Organisers today pulled the pin on the Festival for the second year in a row, citing NSW Covid restrictions and travel fears.
Festival director Edwina Johnson said writers and festival goers were getting too nervous about attending the 6-8 August event that was to feature Man Booker Prize winner Richard Flanagan, author Kate Grenville, Malcolm Turnbull and comedian Kitty Flanagan.
“Regrettably and with a heavy heart we have made the very difficult decision to cancel Byron Writers Festival 2021,” Johnson said.
“We have been following Covid developments in Greater Sydney and nationally very closely over the last few days. As positive cases continue to emerge and borders are closed to NSW, it has become clear that the current restrictions will push too close to the Festival to make it feasible to proceed in early August.”
She said organisers made the decision to cancel the nation’s largest regional arts and culture festival, that was to feature more than 150 writers, commentators and thinkers, following uncertainty over the state’s pandemic status.
“We are devastated and we’re sure everyone associated with the festival will also feel the disappointment and loss that comes with a second year of cancellation. We will continue to watch developments and consider all viable options for future programming but for now, we believe that cancellation is the only responsible course of action,” Johnson said.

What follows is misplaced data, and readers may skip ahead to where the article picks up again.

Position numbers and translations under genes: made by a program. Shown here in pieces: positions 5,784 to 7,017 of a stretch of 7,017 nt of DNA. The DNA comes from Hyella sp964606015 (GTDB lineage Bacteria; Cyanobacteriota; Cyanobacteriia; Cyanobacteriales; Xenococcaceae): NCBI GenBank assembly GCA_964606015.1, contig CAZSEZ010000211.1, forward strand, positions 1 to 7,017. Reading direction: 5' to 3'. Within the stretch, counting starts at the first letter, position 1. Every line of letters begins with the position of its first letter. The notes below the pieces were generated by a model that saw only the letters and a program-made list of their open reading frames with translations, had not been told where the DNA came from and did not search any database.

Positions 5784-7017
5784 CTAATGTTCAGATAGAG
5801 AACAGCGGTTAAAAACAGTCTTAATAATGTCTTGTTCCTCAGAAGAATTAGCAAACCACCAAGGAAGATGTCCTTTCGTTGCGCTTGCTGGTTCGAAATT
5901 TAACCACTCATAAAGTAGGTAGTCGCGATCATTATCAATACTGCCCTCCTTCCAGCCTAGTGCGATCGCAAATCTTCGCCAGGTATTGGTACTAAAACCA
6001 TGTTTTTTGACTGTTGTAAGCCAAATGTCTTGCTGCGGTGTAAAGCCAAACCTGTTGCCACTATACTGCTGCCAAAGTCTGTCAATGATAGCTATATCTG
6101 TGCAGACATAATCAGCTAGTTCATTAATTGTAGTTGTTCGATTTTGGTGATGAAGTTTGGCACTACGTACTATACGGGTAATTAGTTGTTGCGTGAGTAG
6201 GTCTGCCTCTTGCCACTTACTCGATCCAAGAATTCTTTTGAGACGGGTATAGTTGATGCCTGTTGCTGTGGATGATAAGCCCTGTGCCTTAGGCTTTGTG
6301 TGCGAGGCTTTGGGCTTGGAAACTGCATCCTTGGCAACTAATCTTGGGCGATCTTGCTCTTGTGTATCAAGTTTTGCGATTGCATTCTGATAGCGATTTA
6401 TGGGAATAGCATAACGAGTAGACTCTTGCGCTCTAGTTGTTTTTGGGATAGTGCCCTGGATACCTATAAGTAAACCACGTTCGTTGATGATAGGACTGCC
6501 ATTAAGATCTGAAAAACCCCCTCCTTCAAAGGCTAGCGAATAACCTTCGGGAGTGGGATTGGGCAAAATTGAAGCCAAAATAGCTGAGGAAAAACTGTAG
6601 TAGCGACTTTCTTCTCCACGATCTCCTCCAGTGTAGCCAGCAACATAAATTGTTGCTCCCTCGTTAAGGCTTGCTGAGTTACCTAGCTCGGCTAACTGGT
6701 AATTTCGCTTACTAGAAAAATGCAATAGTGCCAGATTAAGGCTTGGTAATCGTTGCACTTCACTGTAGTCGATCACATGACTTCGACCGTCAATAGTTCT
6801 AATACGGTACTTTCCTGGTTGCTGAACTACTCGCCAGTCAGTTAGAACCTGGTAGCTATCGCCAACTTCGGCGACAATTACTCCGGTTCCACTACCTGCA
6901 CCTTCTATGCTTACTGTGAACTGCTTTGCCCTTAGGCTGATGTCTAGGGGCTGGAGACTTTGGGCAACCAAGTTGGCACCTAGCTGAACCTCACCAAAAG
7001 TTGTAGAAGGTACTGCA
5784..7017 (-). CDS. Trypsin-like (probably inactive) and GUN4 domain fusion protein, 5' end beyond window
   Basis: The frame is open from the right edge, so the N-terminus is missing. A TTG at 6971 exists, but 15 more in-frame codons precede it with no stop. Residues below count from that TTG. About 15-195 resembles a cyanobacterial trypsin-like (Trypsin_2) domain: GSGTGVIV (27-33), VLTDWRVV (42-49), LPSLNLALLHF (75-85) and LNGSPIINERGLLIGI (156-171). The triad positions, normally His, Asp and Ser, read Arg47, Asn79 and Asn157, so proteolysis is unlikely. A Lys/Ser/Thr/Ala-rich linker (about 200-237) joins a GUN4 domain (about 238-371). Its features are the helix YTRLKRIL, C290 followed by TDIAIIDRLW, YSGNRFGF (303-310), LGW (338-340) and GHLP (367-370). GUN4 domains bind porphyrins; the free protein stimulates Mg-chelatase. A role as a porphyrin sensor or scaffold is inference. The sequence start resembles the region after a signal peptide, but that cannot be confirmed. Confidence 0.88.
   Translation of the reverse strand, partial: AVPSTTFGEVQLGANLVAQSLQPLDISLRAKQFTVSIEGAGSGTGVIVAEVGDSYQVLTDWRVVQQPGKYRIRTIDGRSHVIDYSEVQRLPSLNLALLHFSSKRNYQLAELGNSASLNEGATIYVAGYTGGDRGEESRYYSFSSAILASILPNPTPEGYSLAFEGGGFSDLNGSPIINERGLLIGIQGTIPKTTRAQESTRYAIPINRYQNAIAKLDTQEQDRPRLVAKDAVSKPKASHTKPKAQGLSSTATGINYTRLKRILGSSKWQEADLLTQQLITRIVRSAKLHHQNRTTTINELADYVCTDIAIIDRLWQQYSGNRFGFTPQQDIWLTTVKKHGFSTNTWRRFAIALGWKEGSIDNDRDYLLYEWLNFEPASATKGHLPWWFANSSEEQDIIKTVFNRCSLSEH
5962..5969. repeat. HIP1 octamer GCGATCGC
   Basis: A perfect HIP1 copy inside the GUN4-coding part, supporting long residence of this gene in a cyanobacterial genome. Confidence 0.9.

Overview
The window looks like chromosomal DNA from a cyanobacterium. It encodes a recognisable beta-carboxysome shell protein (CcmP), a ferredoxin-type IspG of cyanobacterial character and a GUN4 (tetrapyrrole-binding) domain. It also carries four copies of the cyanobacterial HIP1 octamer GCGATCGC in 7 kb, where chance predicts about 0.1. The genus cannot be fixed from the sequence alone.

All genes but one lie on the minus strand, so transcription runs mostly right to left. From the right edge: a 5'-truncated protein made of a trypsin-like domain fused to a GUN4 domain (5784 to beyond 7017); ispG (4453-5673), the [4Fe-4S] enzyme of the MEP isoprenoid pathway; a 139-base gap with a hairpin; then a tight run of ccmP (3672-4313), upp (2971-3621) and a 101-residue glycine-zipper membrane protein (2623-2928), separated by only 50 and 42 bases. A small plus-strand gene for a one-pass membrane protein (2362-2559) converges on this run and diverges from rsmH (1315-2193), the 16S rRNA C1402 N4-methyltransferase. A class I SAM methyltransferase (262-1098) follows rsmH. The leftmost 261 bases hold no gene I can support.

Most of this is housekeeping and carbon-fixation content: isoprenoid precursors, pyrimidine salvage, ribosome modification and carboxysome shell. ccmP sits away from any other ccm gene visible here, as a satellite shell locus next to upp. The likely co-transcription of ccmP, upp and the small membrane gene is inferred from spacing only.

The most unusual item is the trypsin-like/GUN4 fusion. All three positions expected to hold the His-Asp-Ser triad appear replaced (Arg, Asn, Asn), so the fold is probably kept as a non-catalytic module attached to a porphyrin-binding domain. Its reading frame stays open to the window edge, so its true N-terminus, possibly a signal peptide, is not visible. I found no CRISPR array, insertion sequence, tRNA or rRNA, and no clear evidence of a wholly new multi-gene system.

The cancellation of the arts and culture event just over the border in northern NSW, couldn’t offer a starker contrast to the bubbling excitement on the Gold Coast that is hosting tonight’s State of Origin.
While Queensland remains relatively Covid free, is able to host major events and provide a safe haven for sports competitions such as the NRL, NSW has been forced to cancel events. While efforts have been made to rescue major sports events, including transferring the State of Origin to Queensland, arts and culture festivals have again been hit hard.
At the Gold Coast’s Cbus Super Stadium, preparations are being finalised today ahead of the city hosting its first ever State of Origin, with a sell-out crowd of 27,000 expected for the game.
Premier Annastacia Palaszczuk said the government worked with organisers over the weekend to safely relocate the clash to Queensland.
“Today will go down in the history of this city – the first time the Gold Coast has ever held a State of Origin,” Palaszczuk said.
“This is only possible thanks to the way Gold Coasters have responded to the pandemic and worked hard to keep each other safe.
“No matter the result tonight, the Gold Coast will be the real winner.”
Gold Coast mayor Tom Tate said the Gold Coast did not have to pay a cent to host the game and would cash in on the event.
“We estimate it will be about a $3 million boost to our economy,” Tate said.
“It’s great for retailers, pubs and clubs and accommodation, so it’s very, very welcome.”Jump to next article